Almost a year ago, we noticed that uploading images with the "basic" uploader while creating an auction on eBay doesn't work. It appears to just hang, but the error console reveals that it fails with a security exception.
The upload itself happens in a popup window where document.domain has been set, but only to the host name of the server - basically doing document.domain=document.domain
. While this looks like a no-op, it actually changes the security origin from "all pages sent from cgi5.ebay.com" to "all pages that set their document.domain to cgi5.ebay.com". The opener page does not
set document.domain but comes from the same server. Opera would traditionally consider them same origin and let the popup and opener communicate. However, in March 2008 we noticed a comment in WebKit's source code
claiming this is a security hole in Opera - while I don't entirely agree with that we nevertheless aligned our security policy with the others. And thus we broke eBay's image upload!
After looking at the eBay issue last autumn and noticing the nasty and confusing browser-sniffing in the code that sets document.domain
, we decided it was probably eBay's fault and left it with the Open The Web/Developer Relations team as OTW-5637, where it's been in limbo for months after initial attempts at getting through to the right people - no small task with a site and company as large as eBay. I asked in the bug why it works in other browsers, but the browser sniffing appeared to be sufficient explanation so back then I didn't continue the analysis.
Yesterday, the question came up again, and I tested with Chrome and Firefox. (As an aside, both have the annoying habit of making the address field of the popup read-only if the script wants - Opera ignores this user-unfriendly command.. So before testing the upload popup I used a simple bookmarklet
to make sure the address bar would be editable.)
With the popup open, trying simple bookmarklets like
quickly revealed that all browsers consider the popup and the opener different origins. Yet other browsers allowed the callback that modified the DOM in the opener to show the uploaded image!?eBay relies on an inconsistency in the security policy of other browsers:
The code in the popup will try to pass the URL to the opener to show the image thumbnail in the page, then close the popup. To do so it calls methods in the opener. It has access to these methods because it stored a pointer to them before document.domain was set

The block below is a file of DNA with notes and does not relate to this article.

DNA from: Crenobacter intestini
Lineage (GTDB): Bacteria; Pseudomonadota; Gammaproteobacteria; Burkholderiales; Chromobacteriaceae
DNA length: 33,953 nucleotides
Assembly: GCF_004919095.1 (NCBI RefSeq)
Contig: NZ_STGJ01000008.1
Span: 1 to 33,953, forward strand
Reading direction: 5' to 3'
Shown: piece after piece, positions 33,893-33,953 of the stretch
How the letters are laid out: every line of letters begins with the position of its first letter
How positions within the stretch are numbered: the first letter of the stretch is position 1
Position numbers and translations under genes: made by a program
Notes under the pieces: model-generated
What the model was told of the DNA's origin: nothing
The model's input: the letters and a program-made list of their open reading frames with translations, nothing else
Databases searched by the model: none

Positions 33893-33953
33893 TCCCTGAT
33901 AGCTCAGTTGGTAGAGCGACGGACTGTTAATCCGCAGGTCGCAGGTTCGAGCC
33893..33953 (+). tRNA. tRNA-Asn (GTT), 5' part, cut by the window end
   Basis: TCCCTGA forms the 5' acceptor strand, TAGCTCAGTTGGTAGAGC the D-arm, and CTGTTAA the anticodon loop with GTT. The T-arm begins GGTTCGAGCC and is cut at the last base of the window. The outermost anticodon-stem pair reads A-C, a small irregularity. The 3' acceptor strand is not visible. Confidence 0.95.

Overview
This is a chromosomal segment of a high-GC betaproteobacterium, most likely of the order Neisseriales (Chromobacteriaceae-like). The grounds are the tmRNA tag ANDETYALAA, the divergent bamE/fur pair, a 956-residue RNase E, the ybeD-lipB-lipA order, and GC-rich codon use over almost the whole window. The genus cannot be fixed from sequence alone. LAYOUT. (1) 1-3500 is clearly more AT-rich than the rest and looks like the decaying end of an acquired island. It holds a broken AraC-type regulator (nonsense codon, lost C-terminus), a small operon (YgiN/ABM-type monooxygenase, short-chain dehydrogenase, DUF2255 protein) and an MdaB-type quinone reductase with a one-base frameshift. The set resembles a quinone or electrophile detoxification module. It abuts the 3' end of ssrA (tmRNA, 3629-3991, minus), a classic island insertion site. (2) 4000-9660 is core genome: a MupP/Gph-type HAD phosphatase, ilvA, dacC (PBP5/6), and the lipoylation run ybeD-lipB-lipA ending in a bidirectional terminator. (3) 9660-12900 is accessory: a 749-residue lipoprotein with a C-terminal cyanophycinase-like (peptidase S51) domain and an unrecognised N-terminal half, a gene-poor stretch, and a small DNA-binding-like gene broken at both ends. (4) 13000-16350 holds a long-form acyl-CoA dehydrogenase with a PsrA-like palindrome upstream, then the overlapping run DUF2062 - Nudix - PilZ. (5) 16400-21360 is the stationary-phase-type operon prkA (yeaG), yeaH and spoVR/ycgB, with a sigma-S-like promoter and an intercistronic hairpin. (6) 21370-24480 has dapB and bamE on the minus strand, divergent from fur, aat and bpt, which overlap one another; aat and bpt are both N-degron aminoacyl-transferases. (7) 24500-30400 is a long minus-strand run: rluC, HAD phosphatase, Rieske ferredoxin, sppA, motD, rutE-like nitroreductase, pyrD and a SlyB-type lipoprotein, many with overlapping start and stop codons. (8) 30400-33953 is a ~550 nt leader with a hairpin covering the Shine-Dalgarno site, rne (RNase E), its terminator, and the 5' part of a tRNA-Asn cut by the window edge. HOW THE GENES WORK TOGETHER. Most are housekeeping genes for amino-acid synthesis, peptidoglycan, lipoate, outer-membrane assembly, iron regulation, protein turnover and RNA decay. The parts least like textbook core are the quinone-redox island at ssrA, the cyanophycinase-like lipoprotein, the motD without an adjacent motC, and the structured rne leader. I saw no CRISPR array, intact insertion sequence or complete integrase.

- so it was allowed to reference them.
In Opera, when the callback tries to modify the DOM and show the image, a security check in the DOM kicks in. This is why the script stops with a security error - Opera is the only browser that notices that the running script has a different origin than the document whose elements we're manipulating
. This test
shows the different behaviour.
Chrome and Firefox happen to not
do a security check in the relevant DOM code. They do treat the popup and the opener as being from different origins, but their security policy has a convenient inconsistency that allows this callback.
So, the state of this issue:
- Opera enforces the same-origin security policy in code points in the DOM where other browsers apparently do not
- eBay's code requests really inconsistent security behaviour from browsers - wanting random pages to be different origin and relying on apparent bugs in browser security policies
- Other browsers' implementations appear to be safe enough against actual exploits, though confusing and inconsistent
Changing security policy implicitly by removing some of our same-origin checks is a risky fix
. I can't think of a way to exploit what the other browsers are doing, but we'd certainly prefer staying consistent.. I'll probably look at a site-specific browser.js patch first, to make eBay work while we think about it. Reader opinions welcome
- who has the best suggestion for how we should resolve this conundrum?